The Central Bank lowered its key rate by 0.25%: what does it mean

The Bank of Russia lowered its key interest rate by 0.25% – from 7.75 to 7.5 percent. This is the eighth decrease in the interest rate, starting from March 2017. This decision was predictable — the head of the regulator Elvira Nabiullina, to follow the wishes of President Vladimir Putin, also insists that the loans of private banking organizations would become cheaper. As respondents believe, “MK” experts at future meetings of your Directors, the Central Bank will continue to move in this direction and by the summer will bring the rate to 7%.


photo: Gennady Cherkasov

Vladimir Tikhomirov, chief economist FG “BKS»:

“Given the low level of current inflation, the Central Bank has the possibility of lowering rates and by a more substantial amount. Based on understanding by the Bank of Russia a “normal” level of monetary policy, with inflation at 2.2-2.4 percent rate should be in the range of 4.2-5.5 percent, which is much lower than it is now. However, on the horizon there will be a lot of risks: existing inflationary trend for a fall can change; in the second quarter could again fall in oil prices; a correction in the global markets due to the tightening policy of the Federal reserve and the European Central Bank; the introduction Washington’s new sanctions against Russia, including a ban on the purchase of sovereign bonds of our country. This means that the Central Bank will approach the issue of easing credit policies cautiously and will take careful steps to change the rate (for example, by 0.25% each time). However, the gap between the level of rates and inflation will remain fairly serious, even if the growth rate of consumer prices will not exceed 4% in annual terms, the rate will remain within 7%.

If Central Bank decides to lower the rate more rapid pace (by 0.5% or more), by the end of March, this may lead to the weakening of the Russian currency to levels above 60 per dollar virtually any. Especially if the Federal reserve is expected to tighten its monetary policy. This ultimately can lead to a situation where the gap in the rates for ruble and dollar-denominated instruments will be reduced. However, amid rising geopolitical risks for Russia (first and foremost, the threat of new sanctions announcements from the US) and falling oil prices, our country will face a new round of capital outflow and increased pressure on the ruble.”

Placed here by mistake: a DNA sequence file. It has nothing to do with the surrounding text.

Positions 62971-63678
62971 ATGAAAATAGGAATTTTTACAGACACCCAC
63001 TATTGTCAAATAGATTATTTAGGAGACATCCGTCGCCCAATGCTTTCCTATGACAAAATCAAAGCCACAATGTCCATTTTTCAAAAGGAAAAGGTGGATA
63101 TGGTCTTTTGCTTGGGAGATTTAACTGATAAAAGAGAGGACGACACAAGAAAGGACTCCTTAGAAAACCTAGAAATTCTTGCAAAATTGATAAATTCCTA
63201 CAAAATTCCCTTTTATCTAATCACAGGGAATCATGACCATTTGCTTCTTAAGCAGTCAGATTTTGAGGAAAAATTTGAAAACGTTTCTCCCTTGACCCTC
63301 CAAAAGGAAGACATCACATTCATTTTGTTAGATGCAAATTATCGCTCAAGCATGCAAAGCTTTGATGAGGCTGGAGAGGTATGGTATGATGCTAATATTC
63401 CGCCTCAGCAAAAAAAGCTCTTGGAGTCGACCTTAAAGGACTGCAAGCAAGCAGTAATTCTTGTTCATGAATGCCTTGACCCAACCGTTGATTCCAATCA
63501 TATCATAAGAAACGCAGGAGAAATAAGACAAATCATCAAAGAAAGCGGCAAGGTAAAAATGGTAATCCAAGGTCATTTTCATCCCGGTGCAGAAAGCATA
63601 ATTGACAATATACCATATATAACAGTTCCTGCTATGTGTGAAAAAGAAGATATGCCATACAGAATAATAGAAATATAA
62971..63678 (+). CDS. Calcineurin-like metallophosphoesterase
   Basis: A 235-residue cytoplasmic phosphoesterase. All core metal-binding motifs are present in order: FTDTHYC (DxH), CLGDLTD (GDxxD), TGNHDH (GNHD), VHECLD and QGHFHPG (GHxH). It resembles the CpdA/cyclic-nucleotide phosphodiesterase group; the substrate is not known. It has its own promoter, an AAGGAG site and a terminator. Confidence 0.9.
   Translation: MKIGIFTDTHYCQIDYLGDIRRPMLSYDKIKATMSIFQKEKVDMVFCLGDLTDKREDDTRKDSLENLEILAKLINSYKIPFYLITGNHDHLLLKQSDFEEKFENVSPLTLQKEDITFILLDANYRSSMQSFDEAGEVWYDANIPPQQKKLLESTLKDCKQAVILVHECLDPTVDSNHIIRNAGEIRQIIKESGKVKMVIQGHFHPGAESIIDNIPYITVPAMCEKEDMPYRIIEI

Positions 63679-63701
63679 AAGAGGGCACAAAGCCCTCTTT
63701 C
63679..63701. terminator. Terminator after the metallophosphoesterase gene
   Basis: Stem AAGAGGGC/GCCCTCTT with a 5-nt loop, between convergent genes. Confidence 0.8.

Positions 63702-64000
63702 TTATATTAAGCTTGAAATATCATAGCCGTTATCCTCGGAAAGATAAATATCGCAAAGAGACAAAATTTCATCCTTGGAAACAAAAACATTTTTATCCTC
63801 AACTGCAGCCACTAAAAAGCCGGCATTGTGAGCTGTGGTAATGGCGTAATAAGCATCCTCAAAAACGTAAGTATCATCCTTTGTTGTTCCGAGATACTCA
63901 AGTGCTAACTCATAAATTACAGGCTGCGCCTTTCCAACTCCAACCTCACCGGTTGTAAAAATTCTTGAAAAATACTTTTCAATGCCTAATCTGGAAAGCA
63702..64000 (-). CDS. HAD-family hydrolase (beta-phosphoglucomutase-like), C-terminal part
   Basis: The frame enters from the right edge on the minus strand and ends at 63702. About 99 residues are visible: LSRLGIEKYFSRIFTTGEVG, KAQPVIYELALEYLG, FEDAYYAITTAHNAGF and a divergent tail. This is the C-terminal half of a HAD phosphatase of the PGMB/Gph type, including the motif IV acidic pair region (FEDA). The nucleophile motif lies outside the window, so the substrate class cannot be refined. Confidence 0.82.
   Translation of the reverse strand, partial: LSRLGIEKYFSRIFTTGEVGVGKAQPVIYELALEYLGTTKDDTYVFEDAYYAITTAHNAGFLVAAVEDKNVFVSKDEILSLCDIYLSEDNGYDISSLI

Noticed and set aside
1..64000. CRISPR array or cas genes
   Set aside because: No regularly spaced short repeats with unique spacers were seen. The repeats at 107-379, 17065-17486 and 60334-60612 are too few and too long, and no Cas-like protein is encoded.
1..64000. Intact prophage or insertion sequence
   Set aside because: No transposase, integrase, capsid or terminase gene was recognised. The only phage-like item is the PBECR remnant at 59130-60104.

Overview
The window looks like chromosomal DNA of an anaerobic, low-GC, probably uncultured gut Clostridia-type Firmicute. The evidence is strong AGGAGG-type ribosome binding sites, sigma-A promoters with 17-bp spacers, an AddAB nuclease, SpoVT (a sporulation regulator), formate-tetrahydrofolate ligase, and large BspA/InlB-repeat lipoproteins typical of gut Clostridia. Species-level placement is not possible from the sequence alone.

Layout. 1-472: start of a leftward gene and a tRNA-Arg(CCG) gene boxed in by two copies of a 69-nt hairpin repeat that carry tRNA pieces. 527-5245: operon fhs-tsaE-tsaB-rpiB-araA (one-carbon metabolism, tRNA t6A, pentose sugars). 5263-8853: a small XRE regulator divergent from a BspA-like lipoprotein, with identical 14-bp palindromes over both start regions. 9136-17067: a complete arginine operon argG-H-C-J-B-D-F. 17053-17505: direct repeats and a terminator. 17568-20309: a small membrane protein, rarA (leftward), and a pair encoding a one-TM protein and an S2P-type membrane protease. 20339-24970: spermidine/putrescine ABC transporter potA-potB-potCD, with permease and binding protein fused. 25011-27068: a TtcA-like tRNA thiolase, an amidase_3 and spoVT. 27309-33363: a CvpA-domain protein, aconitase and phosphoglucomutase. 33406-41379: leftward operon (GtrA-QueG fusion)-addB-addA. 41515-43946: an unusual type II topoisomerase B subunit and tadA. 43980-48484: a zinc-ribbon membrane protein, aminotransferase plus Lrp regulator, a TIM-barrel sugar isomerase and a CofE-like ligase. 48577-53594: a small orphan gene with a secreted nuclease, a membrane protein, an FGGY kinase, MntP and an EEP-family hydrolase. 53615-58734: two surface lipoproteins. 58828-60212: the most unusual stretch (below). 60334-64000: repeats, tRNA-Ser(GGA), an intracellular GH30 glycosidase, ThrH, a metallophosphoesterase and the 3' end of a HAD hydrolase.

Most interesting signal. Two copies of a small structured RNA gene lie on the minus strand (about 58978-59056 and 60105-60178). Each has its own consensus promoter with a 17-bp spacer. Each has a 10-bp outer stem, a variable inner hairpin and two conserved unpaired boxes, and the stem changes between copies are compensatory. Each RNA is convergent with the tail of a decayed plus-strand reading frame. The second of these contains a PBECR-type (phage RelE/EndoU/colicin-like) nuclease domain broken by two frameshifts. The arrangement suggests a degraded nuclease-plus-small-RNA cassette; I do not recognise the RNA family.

Mikhail Altynov, investment Director IK “Peter Trast»:

“Manipulation of rate of the Central Bank almost does not affect the exchange rate. Attention to the rate in conjunction with the dynamics of the Russian currency is redundant and false. Just look at the movement rates and the value of the ruble in 2014-17: the course “wooden” did not correlate with all the changes in the key rate Bank loans. The idea of the pressure rate of the Central Bank on the ruble comes from the assumptions about the impact of the operations with Federal loan bonds on the ruble. But this influence is not the main factor. Key determinants of the exchange rate of the ruble were and still are the movement of capital on the world market and the dynamics of oil prices. For this it is necessary to pay attention. Enthusiasm for buying attractive ruble-denominated bonds and shares, as well as attitude for storage savings in the Russian currency, will instantly evaporate if foreign investors abandon risky assets in our country or going to happen rapid fall of oil quotations. In this case will not help neither high nor low rate. This year may demonstrate this fact in all its glory”.

official channels

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